With motor vehicle crashes continuing to be the leading cause of death for teens in the US, the increasing sophistication of advanced driver assistance systems (ADAS) would seem to be a welcome development for new drivers and their families. But, a recent study funded by the Center for Child Injury Prevention Studies (CChIPS) I conducted with colleagues Chloe Hannan, Aimee J. Palumbo, PhD, MPH, Megan C. Fisher Thiel, MPH, and Eve Weiss, MS found that many teens and their parents are skeptical of the potential positive impact of ADAS on new driver safety.
Our findings, recently published in Traffic Injury Prevention and presented at the Association for the Advancement of Automotive Medicine (AAAM)’s 62nd Annual Conference in Nashville, shed light on this technology’s acceptance and use by young drivers and their families.
ADAS provide drivers with essential information or the automation of certain driving-related tasks to improve vehicle safety. Self-driving vehicles are now being road tested; however, driver assistance systems, such as GPS navigation and cruise control, have been in use for some time and will continue to be used for decades to come, while human-driven vehicles exist on our roadways.
More recent ADAS developments include automatic parking systems, blind spot detection sensors, and collision avoidance systems. ADAS can also help compensate for errors that inexperienced teens tend to make behind the wheel, which stem from poor situational awareness and uncertainty over how to respond to a hazard.
What Parents and Teens Think About ADAS
We developed a national survey of 1,000 teens and 1,000 parents based on previous focus group research on safety technology and teen drivers to examine their perceptions of ADAS in order to identify and overcome possible barriers to ADAS use. We found that survey participants generally recognized that ADAS can help improve safety and reduce accidents but do not entirely trust the relatively new technology:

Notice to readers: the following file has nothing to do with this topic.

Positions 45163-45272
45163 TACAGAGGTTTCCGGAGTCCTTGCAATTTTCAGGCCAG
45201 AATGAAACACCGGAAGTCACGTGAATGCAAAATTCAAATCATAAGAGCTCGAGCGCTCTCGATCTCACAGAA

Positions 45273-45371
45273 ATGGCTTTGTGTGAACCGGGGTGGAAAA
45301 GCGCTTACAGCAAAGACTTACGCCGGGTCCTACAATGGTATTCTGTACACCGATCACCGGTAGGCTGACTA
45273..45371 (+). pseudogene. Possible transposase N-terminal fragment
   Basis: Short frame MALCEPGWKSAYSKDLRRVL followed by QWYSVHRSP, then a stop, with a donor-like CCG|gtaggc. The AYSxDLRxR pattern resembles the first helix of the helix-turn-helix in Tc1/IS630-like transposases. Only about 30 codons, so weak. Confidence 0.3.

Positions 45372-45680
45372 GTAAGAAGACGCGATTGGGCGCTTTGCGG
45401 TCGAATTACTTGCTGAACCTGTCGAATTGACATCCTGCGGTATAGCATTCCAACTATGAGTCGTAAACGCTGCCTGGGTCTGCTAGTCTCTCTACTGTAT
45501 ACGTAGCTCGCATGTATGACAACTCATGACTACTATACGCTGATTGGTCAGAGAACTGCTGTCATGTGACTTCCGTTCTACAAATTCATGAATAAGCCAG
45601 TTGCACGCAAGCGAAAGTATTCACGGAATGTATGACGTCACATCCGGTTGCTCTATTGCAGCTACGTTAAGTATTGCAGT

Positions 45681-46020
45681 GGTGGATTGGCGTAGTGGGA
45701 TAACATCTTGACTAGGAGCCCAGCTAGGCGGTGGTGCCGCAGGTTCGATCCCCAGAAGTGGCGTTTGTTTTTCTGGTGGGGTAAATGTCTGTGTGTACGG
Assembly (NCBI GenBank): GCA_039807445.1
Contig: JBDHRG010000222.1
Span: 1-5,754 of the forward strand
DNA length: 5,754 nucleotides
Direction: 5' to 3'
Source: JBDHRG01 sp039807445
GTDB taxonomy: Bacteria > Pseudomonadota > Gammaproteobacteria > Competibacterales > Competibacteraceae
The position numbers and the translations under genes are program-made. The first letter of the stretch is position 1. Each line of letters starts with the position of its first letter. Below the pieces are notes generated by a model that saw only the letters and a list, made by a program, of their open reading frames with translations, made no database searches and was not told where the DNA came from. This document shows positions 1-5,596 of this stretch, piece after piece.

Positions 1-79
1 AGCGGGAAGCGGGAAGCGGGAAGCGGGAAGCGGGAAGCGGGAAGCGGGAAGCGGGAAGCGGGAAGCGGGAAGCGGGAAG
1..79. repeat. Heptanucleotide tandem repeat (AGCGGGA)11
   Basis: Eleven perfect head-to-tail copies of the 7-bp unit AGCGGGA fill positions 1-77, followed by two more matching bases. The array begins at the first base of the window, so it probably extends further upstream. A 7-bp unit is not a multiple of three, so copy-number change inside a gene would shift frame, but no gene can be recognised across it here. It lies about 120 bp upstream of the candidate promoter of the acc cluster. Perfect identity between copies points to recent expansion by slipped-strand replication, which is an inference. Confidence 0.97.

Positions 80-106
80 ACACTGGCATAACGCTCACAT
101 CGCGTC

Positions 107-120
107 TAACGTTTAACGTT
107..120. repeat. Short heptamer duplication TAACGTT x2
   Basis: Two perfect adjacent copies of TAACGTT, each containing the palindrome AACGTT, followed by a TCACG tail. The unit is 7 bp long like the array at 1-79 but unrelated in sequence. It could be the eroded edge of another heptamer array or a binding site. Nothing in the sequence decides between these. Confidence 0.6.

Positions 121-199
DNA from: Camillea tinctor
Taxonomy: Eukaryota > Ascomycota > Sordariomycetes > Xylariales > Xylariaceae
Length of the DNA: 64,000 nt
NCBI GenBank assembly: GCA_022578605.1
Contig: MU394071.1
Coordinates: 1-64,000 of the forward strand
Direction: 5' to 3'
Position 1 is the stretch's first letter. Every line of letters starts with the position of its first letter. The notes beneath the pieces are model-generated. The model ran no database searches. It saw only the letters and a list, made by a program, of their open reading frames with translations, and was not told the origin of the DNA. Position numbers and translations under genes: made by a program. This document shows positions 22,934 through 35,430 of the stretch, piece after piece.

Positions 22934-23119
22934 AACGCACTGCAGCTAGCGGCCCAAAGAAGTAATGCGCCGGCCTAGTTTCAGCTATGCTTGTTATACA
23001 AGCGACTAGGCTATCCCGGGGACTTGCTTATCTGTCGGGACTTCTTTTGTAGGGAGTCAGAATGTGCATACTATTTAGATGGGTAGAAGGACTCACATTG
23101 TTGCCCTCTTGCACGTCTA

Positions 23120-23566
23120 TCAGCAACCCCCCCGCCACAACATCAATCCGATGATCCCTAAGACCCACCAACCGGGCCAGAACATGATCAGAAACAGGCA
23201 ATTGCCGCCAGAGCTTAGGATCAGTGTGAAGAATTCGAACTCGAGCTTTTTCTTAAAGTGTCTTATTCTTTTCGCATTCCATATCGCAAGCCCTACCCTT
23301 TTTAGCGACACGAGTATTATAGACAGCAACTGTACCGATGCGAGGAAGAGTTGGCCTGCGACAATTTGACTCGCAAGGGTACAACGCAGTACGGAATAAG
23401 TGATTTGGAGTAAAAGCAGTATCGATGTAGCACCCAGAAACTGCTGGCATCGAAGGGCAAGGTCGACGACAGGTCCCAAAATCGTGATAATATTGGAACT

- Teens are concerned that, as an emerging technology, ADAS has the potential to malfunction. In fact, many teen drivers indicated they trust their own driving abilities over this new vehicle technology.
- Teens believe ADAS should only be used to supplement traditional driving instruction; relying on the technology too much could distract young drivers or lead to increased risky driving behaviors.
- Parents are concerned about their teen drivers becoming overly reliant on ADAS and therefore not developing their driving skills. But, they do see the technology as beneficial once the initial learning phase is over.
- Parents are worried that insurance companies would use ADAS to keep track of their teen drivers’ data.
- Both teens and parents believe that ADAS could be vulnerable to hackers.
Clearly, parental attitudes toward ADAS are key to their teens’ acceptance and use of the technology. To fully realize the benefits of ADAS, families must:
- understand how ADAS can improve teen driver safety
- be receptive to the technology’s warnings and corrections
- be willing to pay for and utilize ADAS
We plan to conduct additional surveys to see how parent and teen perceptions may differ among various demographic and social groups. Results from these surveys will then be shared with ADAS manufacturers to help optimize the technology and to develop educational materials that resonate with families about the benefits of ADAS for teen drivers.
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